How far ahead can you think? A hundred years? A couple of hundred? Five hundred? A thousand? At which point, you probably agree, it starts to feel a little unrealistic. This future-blindness, as I call it, is perhaps an intrinsic part of human nature. We’ve evolved to think of life in terms of a human lifespan. Most of the human population, at any given time, would be hard pressed to trace their family history beyond a few generations.
So, what would life be like a thousand years from now? Of course, assuming we don’t blow ourselves up, and the planet doesn’t freeze over, or a comet doesn’t strike. How much farther would technology take us?
Machines would probably do most of our physical work, and possibly a great deal of what we consider mental work today. How far would artificial intelligence have developed? Would there be a difference between artificial and natural intelligence? Would machines have the ability to innovate and be creative?
Almost surely. Rise of the machines, if you think about it, is almost inevitable. Consider this case: Creativity, in a sense, is an unexpected interlinking of ideas to create a novel, hitherto non-existent system. What makes it rare is the very limited computing bandwidth of the human brain and a similarly limited memory. There is a fairly limited amount of information our brains can store, the contrast becoming clearer if you compare it with how much a single individual does not know. So, human creativity comes from using a limited amount of information and arriving at a novel pattern of interlinking them. While the first is a function of memory, and is quite certainly going to be sooner or later exceeded by artificial memory, the second, involving generation of patterns, is a function of computing power. The functioning of the human mind is still a long way from being understood, so it is hard to compare it with existing computing capabilities. But with progress in computing power following the exponential Moore’s Law the past few decades and which is expected to continue for a few more, doubtless, artificial computing power will start approaching that of a human brain.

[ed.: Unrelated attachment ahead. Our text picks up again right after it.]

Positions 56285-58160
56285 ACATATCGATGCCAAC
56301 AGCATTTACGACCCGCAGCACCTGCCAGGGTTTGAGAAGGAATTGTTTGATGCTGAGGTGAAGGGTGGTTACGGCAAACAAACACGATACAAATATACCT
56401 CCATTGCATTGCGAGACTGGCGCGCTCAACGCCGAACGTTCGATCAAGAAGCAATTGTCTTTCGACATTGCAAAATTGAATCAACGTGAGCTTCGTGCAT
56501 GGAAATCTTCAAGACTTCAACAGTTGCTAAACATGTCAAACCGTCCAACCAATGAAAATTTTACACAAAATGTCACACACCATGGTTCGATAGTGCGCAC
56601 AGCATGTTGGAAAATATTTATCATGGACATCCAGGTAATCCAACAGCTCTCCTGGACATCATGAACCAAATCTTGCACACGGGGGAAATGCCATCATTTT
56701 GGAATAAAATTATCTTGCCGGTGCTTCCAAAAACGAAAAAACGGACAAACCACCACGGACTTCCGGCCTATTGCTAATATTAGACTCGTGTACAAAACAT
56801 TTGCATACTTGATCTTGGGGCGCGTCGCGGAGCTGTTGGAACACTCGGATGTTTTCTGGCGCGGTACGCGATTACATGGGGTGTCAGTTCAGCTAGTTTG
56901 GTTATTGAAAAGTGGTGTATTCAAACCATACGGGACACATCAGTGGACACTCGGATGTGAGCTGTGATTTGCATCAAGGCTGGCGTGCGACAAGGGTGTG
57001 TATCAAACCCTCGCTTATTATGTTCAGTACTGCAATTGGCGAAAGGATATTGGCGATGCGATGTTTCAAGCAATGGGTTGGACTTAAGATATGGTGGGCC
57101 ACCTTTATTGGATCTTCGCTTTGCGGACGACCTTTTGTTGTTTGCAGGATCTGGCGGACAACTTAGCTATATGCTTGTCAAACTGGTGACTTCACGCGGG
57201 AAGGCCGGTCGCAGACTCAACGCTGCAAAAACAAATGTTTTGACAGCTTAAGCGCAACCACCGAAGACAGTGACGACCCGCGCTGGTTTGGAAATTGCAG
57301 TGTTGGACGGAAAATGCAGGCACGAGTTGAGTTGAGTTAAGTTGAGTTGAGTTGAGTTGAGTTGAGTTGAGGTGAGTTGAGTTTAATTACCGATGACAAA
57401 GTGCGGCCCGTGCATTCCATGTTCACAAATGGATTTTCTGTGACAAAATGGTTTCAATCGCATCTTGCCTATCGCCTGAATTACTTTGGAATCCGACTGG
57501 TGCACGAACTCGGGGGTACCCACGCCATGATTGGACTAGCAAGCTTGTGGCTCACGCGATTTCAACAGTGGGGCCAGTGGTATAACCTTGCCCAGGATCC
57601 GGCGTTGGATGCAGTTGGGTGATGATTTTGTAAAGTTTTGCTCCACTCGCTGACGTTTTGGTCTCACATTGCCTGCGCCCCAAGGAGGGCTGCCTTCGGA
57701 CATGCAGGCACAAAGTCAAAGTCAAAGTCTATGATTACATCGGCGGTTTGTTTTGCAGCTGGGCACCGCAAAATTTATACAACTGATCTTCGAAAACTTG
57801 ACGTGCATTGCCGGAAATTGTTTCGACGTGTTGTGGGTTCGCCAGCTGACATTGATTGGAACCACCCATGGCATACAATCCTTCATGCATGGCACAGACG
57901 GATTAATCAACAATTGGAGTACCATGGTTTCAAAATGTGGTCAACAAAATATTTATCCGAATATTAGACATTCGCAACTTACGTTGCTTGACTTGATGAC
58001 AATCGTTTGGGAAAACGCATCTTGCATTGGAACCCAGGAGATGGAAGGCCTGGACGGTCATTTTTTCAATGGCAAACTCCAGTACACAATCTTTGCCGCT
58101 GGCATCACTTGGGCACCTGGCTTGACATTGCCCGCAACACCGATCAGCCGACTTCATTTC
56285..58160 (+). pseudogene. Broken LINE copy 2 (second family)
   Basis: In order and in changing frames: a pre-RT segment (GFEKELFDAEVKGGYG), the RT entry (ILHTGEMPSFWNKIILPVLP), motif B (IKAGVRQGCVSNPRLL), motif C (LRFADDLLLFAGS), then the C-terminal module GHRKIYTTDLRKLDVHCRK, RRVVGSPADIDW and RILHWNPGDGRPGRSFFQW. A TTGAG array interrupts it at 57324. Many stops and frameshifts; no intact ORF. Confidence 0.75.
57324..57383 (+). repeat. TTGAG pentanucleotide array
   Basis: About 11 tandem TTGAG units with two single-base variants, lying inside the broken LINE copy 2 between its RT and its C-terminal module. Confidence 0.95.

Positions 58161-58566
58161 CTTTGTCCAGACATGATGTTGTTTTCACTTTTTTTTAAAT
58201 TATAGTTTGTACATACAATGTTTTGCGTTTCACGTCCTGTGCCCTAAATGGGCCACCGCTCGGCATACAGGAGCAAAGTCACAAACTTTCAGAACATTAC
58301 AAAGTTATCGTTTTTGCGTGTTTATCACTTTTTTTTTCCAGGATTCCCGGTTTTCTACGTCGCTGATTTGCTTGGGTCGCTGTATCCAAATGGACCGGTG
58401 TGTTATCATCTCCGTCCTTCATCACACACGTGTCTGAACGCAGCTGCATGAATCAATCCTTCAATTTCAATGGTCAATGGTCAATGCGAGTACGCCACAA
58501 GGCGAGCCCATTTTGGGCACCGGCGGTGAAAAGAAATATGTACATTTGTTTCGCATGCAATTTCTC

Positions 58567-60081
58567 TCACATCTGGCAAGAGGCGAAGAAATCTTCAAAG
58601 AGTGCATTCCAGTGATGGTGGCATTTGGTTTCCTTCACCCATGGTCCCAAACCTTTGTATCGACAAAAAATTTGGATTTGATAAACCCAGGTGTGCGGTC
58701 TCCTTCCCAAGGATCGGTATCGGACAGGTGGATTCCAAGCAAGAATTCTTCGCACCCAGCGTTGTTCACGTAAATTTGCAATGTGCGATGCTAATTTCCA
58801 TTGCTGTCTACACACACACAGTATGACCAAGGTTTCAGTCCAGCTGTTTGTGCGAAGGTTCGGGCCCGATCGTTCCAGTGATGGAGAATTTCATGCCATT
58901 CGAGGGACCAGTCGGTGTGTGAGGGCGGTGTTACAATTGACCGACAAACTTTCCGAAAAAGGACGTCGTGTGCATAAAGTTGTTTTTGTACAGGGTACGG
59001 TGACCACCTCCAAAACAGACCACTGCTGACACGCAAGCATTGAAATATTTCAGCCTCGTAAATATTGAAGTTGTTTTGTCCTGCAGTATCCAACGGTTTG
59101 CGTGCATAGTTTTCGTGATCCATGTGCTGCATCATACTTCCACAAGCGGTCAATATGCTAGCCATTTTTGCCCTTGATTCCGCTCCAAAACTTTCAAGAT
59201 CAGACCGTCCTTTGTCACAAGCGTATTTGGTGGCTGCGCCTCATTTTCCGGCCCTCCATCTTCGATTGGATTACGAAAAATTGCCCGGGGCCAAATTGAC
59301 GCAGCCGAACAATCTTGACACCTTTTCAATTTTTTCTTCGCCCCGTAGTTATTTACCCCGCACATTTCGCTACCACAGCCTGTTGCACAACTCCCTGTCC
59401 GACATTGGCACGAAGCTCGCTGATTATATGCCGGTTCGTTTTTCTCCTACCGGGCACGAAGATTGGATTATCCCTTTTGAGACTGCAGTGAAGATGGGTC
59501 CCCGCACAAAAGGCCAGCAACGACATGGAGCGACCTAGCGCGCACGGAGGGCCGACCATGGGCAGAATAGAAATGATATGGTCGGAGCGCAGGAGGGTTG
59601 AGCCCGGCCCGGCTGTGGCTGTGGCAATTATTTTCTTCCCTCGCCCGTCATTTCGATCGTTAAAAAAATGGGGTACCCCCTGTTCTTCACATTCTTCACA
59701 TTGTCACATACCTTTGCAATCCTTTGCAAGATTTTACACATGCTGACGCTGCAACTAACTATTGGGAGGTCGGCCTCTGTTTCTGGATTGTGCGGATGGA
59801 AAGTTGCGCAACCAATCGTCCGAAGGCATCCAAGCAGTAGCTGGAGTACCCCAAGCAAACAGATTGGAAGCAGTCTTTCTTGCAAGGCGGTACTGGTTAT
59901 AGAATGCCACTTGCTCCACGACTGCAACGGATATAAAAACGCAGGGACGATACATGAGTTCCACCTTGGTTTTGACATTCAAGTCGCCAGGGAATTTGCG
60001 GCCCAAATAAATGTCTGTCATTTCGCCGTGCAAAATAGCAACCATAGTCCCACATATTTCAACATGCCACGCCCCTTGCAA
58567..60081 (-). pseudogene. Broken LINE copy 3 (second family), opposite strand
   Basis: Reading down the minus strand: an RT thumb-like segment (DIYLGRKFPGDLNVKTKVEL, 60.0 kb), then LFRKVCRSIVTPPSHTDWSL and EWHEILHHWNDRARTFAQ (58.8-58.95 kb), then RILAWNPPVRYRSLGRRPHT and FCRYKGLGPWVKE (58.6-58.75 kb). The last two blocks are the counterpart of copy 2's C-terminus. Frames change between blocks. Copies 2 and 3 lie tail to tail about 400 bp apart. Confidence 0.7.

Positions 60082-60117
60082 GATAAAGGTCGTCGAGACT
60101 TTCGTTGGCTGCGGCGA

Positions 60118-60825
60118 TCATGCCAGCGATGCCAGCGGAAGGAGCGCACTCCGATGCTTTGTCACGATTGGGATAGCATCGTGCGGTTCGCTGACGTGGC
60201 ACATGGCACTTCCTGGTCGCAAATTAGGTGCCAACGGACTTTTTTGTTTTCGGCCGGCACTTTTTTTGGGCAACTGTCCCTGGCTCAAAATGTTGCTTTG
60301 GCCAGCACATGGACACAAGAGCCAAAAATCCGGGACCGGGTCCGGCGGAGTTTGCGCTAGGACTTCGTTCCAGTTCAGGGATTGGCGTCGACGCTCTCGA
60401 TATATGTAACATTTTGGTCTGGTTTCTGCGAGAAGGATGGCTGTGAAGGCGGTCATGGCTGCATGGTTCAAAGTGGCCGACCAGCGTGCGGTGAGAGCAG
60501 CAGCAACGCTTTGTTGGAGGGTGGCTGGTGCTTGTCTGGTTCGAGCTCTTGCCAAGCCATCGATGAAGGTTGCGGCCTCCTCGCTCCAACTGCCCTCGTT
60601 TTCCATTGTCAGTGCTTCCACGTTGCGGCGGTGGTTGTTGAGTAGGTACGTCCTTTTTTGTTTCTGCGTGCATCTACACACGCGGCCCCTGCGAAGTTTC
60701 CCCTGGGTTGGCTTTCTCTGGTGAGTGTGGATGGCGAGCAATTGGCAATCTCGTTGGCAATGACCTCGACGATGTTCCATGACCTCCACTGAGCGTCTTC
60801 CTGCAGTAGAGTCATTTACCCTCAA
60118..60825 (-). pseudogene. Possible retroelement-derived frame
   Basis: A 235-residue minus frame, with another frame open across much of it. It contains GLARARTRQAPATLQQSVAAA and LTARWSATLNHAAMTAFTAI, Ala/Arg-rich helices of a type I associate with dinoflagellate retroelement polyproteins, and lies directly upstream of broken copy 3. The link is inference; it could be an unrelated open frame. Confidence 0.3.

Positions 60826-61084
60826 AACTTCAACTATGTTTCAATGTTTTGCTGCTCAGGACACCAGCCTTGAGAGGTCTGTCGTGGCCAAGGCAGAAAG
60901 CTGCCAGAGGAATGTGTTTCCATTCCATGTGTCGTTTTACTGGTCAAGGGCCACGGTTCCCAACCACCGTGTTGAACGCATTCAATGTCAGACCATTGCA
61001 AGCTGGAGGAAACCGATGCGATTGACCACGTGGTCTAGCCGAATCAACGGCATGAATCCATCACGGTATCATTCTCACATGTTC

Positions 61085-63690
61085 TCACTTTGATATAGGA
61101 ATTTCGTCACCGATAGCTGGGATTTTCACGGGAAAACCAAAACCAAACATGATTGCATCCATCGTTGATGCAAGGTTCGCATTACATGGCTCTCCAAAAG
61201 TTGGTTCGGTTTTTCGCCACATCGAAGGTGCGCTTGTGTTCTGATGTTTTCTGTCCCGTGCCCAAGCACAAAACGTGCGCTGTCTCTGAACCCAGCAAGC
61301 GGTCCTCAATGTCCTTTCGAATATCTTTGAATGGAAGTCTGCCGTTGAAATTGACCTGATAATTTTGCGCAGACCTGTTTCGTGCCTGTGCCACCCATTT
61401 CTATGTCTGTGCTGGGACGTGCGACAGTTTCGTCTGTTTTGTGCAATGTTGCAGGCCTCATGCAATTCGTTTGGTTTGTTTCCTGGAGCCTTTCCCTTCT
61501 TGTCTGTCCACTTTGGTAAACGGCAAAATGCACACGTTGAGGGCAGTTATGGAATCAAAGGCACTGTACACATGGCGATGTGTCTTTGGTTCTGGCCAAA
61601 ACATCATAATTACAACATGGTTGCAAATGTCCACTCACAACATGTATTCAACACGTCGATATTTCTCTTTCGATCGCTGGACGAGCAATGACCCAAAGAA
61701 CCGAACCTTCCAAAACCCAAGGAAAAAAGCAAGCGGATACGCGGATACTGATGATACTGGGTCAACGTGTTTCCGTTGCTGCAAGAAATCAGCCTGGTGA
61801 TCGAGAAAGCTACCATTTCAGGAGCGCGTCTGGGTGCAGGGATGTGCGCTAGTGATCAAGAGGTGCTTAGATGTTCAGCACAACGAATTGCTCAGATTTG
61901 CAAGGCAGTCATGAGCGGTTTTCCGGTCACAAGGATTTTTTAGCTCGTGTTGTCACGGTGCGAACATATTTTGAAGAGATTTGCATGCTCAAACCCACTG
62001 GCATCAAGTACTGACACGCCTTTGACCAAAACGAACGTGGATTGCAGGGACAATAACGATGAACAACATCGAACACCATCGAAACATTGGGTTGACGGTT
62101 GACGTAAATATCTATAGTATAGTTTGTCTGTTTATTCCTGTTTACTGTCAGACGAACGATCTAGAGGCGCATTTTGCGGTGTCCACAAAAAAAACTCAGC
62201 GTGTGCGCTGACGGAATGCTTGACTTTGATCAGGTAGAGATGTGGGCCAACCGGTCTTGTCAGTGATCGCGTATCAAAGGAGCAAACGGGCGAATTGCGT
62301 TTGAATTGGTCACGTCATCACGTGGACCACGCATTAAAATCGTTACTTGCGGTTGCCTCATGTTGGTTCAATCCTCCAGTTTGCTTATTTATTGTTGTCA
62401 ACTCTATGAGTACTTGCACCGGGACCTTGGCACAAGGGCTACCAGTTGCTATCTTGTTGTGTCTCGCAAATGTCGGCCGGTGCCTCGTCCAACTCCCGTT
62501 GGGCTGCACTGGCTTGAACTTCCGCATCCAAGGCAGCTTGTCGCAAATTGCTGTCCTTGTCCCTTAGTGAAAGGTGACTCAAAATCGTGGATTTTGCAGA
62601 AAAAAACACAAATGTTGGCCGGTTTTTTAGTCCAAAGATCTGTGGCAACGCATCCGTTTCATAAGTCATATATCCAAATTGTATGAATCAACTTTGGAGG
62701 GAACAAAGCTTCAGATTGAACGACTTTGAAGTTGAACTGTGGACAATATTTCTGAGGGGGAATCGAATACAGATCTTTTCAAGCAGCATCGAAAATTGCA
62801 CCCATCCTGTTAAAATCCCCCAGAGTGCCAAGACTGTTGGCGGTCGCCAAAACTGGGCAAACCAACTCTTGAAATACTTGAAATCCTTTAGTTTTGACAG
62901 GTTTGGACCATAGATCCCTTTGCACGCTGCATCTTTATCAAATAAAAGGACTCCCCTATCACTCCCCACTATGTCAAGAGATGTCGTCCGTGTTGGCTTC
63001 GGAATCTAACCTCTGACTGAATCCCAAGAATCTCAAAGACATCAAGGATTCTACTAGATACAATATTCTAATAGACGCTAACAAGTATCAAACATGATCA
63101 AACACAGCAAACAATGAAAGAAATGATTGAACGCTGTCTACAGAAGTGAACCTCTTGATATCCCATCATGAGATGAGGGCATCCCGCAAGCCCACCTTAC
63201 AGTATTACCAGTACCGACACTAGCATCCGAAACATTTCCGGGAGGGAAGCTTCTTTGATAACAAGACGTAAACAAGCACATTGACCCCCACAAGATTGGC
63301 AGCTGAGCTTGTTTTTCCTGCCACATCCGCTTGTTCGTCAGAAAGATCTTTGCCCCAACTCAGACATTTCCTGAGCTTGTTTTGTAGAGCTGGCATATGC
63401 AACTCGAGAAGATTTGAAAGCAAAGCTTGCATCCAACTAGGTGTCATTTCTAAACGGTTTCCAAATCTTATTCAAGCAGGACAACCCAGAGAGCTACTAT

With substantially larger memories and as much, if not more, computing power, future machines will inevitably be better at generating novel patterns. But the final step of the process still remains. How do you identify a creative pattern? In some cases, where problems are defined, and the properties of the solution can be derived, future machines would have all the resources to arrive at novel solutions satisfying the solution properties. But in the rest of the cases, where the objective of the creative process is simply to create, and not to satisfy predefined parameters, the question of how creativity will be identified still remains. Would such creativity, without human involvement, qualify as art?
The future, as it turns out, is not only hard to predict, but is even harder to fathom.